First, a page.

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Leading the country to a World Cup final the proudest moment of my career: Sune Luus

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Last updated on 25 Feb 2023 | 01:13 PM
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Leading the country to a World Cup final the proudest moment of my career: Sune Luus

On Sunday, Luus will become the first ever South African captain — male or female — to lead the country in a World Cup final

South Africa skipper Sune Luus has termed leading the country to the final of the T20 World Cup the single biggest achievement of her career, to date, and has revealed that the magnitude of what she and her side have achieved has not sunk in yet.

Being hosts, South Africa entered the competition with a decent amount of hype but many wrote the side off post their shock defeat at the hands of Sri Lanka in the curtain-raiser. However, the Luus-led side remained unflustered, believed in themselves and eventually created history by becoming the first ever South African side in history — Men or Women — to reach the final of a World Cup. On Sunday, they’ll be taking on Meg Lanning’s Australia — reigning champions — in Cape Town where they’ll stand a chance to etch their name in the history books forever.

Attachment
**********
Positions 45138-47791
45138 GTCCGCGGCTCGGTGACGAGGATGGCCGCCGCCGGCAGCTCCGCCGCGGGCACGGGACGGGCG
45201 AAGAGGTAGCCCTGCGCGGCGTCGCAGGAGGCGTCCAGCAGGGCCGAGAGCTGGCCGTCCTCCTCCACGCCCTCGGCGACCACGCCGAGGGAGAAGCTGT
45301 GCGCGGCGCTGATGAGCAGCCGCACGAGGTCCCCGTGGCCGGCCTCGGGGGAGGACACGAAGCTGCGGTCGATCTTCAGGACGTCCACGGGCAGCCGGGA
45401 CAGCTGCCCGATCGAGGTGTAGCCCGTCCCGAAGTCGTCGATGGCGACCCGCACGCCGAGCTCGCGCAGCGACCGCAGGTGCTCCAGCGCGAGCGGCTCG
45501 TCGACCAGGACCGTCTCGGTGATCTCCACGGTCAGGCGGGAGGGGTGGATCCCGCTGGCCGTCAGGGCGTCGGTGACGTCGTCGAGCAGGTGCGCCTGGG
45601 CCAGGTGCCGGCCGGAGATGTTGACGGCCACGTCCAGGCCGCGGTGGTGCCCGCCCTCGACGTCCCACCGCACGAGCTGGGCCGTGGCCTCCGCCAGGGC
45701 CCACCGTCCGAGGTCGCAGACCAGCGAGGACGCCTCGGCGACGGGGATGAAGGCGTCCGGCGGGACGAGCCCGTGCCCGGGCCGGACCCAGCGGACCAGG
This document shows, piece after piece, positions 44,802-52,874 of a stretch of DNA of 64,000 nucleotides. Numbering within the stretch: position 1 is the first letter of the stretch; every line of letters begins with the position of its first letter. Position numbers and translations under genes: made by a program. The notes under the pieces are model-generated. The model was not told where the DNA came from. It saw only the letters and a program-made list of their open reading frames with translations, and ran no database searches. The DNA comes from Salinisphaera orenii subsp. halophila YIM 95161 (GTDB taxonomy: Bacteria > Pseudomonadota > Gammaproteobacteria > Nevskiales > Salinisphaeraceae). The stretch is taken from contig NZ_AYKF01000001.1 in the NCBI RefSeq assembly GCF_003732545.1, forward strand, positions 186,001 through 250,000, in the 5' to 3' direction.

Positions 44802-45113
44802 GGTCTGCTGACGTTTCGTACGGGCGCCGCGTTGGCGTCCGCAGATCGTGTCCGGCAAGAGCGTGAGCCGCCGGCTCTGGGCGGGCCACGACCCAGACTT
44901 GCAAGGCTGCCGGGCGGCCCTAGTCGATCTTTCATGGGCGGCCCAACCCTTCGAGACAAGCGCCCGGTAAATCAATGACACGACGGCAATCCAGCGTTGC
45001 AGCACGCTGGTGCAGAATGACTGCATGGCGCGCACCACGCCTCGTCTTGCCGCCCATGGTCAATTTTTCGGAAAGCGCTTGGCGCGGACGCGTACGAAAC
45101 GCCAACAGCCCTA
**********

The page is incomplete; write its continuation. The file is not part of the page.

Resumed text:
Speaking on the eve of the final, Luus attested that she’ll look back on this World Cup fondly notwithstanding what unfolds on Sunday.

“100% (the proudest achievement of my career),” Luus said.

“I think, like we said, I think no South African captain has done it before and I think it hasn't really sunk in yet. I think I've been - I got a lot of messages last night and over the course of the day and I think it's starting to sink in and every time I open my phone, I just get more emotional every time I see a message. 

“I think, no matter what happens tomorrow, I feel extremely proud and I'm so proud of the team and, you know, the management team and what we've done. So, it's been an incredible journey and an incredible tournament.”

On Sunday, Luus will become the first ever South African captain — male or female — to toss the coin in a World Cup final but it was only weeks prior to the mega event that she was officially named skipper.

Luus had been standing-in for Dane van Niekerk for a significant period, but being the incumbent, the latter was expected to take over captaincy if and when she regained fitness. But the ‘when’ never came about and van Niekerk was rather controversially dropped after she  missed the two-kilometre running benchmark by 18 seconds.